Put these forces together, writes Grayson, and you end up with a city that is rich and diverse—“a big old country town” that is quickly outgrowing its Deep South roots to become one of the New South’s most desirable locales.

Aided by hundreds of outstanding images collected by photography editor Gib Ford, Grayson creates a mosaic of tales and images that help define what makes Jackson such a special place to call home.

“Only when you put all of the parts together does a total picture emerge.” Grayson concludes, “It’s like experiencing a kaleidoscope: It’s the overall pattern formed from all of the many changing colors that you’re really seeing.” Take a closer look, and you too can experience the good life that Grayson and his fellow Jacksonians already know so well.

Pioneer Women: The Lives of Women on the Frontier

Nonfiction by Linda Peavy and Ursula Smith

University of Oklahoma Press (Paperback, $16.05, ISBN: 0806130547)

Publication date: June 1998

Description from Booklist :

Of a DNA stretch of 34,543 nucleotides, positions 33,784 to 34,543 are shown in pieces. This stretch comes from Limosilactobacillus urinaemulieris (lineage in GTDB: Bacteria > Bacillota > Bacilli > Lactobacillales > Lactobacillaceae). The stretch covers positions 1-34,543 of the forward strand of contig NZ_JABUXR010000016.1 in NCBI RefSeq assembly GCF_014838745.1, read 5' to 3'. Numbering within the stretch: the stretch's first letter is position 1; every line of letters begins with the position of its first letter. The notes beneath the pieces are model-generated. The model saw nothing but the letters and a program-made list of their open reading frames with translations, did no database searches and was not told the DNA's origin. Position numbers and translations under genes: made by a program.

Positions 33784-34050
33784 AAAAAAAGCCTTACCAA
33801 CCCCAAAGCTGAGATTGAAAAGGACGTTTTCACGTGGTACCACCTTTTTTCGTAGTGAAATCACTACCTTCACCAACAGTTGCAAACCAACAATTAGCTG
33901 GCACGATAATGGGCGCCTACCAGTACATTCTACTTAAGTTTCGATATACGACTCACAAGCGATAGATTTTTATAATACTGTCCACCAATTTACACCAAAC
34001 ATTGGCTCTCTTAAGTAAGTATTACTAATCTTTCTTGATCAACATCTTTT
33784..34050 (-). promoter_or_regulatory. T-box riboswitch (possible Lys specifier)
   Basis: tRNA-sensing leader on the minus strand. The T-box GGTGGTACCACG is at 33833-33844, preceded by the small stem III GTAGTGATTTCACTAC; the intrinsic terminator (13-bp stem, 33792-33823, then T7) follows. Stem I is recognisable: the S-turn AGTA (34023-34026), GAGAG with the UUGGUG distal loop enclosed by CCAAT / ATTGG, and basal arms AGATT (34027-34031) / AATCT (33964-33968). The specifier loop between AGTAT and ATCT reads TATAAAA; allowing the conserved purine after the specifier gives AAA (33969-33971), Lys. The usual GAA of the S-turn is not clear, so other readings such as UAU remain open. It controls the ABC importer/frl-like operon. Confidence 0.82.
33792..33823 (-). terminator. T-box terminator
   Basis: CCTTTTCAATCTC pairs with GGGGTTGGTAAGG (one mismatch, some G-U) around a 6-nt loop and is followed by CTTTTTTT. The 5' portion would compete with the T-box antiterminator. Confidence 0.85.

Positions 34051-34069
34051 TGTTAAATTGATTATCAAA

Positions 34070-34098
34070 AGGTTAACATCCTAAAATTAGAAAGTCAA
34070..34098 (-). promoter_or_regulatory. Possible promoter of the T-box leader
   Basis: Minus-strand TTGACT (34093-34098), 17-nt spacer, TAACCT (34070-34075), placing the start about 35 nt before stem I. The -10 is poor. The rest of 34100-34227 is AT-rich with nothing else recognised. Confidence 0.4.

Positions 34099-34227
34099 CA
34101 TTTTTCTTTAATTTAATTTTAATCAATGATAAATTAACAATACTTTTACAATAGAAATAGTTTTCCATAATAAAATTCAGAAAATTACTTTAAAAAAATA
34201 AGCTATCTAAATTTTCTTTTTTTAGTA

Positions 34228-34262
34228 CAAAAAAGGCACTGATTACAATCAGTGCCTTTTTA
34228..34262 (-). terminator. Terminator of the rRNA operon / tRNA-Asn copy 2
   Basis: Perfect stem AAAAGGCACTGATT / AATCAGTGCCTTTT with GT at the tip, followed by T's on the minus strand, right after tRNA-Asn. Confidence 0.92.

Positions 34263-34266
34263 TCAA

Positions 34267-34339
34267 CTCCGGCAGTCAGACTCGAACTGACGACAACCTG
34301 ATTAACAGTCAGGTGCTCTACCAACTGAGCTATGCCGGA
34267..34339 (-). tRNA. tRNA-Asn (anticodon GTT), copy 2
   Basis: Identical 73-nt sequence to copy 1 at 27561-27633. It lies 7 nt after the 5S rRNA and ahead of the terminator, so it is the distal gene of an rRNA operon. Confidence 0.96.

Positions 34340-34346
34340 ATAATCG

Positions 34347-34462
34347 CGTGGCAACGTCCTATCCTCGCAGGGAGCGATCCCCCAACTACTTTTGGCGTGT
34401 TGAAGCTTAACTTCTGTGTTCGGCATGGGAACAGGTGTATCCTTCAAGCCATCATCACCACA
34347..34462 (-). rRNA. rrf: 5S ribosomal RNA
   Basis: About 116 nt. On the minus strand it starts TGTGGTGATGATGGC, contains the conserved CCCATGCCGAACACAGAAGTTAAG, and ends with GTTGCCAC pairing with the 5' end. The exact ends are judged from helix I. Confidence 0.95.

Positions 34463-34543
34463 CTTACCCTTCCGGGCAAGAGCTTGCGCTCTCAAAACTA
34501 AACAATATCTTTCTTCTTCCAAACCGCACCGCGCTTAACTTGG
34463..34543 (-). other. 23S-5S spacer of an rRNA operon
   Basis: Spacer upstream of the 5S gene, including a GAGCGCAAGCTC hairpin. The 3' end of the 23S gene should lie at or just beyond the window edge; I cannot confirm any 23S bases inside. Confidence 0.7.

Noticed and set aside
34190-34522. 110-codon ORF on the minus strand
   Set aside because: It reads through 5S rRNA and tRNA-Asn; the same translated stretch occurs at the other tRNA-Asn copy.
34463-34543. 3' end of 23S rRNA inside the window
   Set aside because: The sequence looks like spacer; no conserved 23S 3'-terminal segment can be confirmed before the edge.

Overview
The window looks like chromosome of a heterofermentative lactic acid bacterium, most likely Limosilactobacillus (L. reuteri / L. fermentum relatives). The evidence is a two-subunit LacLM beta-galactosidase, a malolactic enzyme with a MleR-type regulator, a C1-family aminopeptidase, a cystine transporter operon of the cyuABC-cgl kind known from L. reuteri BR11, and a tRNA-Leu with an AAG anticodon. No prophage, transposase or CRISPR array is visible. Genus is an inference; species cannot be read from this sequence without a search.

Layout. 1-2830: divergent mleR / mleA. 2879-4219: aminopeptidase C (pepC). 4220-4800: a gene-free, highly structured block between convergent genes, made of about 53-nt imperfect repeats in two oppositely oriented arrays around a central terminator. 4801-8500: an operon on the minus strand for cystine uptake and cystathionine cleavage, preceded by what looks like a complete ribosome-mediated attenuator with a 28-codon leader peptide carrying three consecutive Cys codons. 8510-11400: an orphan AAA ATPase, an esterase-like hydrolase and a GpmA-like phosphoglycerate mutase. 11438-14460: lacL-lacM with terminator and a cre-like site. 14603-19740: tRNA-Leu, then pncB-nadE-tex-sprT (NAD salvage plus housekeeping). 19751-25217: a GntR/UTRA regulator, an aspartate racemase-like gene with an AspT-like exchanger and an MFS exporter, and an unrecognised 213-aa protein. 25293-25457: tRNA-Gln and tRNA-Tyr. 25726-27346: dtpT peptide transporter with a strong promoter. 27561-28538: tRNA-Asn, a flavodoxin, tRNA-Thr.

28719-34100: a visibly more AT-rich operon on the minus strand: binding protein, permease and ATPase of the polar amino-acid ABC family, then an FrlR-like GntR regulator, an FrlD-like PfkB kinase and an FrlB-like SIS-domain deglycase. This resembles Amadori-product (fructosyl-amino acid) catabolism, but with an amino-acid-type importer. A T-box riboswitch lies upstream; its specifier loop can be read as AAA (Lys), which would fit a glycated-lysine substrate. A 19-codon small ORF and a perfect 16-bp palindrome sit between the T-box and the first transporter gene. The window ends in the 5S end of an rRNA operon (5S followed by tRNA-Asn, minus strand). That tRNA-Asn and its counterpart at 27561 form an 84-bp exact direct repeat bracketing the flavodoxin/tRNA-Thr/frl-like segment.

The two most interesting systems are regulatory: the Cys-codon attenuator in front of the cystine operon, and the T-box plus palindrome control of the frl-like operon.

The rarely seen and startlingly vital black-and-white photographs in this volume capture the fortitude and pride of the clear-eyed women of the frontier, women who had to practice all the tender arts of nurturing a family under the most rugged of circumstances. Peavy and Smith cut through all the myths of frontier life in their frank and engaging commentary, getting down to the cold, gritty facts under such headings as “Keeping Spirits Up,” “Night Fears,” “Warding Off Insects and Animals,” and “Little Ones Lost.” This litany alludes to the loneliness and isolation of pioneer existence, where every act, from securing clean drinking water to making clothes, required long, hard labor, and where pregnancy, childbirth, and motherhood often involved as much tragedy as joy. Little-discussed issues, such as marriages between Anglo men and Indian and Hispanic women, are examined, as are the lives of women who found employment outside the homestead as teachers, physicians, businesswomen, journalists, and even prostitutes. A book as fresh and inspiring as a bright, breezy day on the plains. —Donna Seaman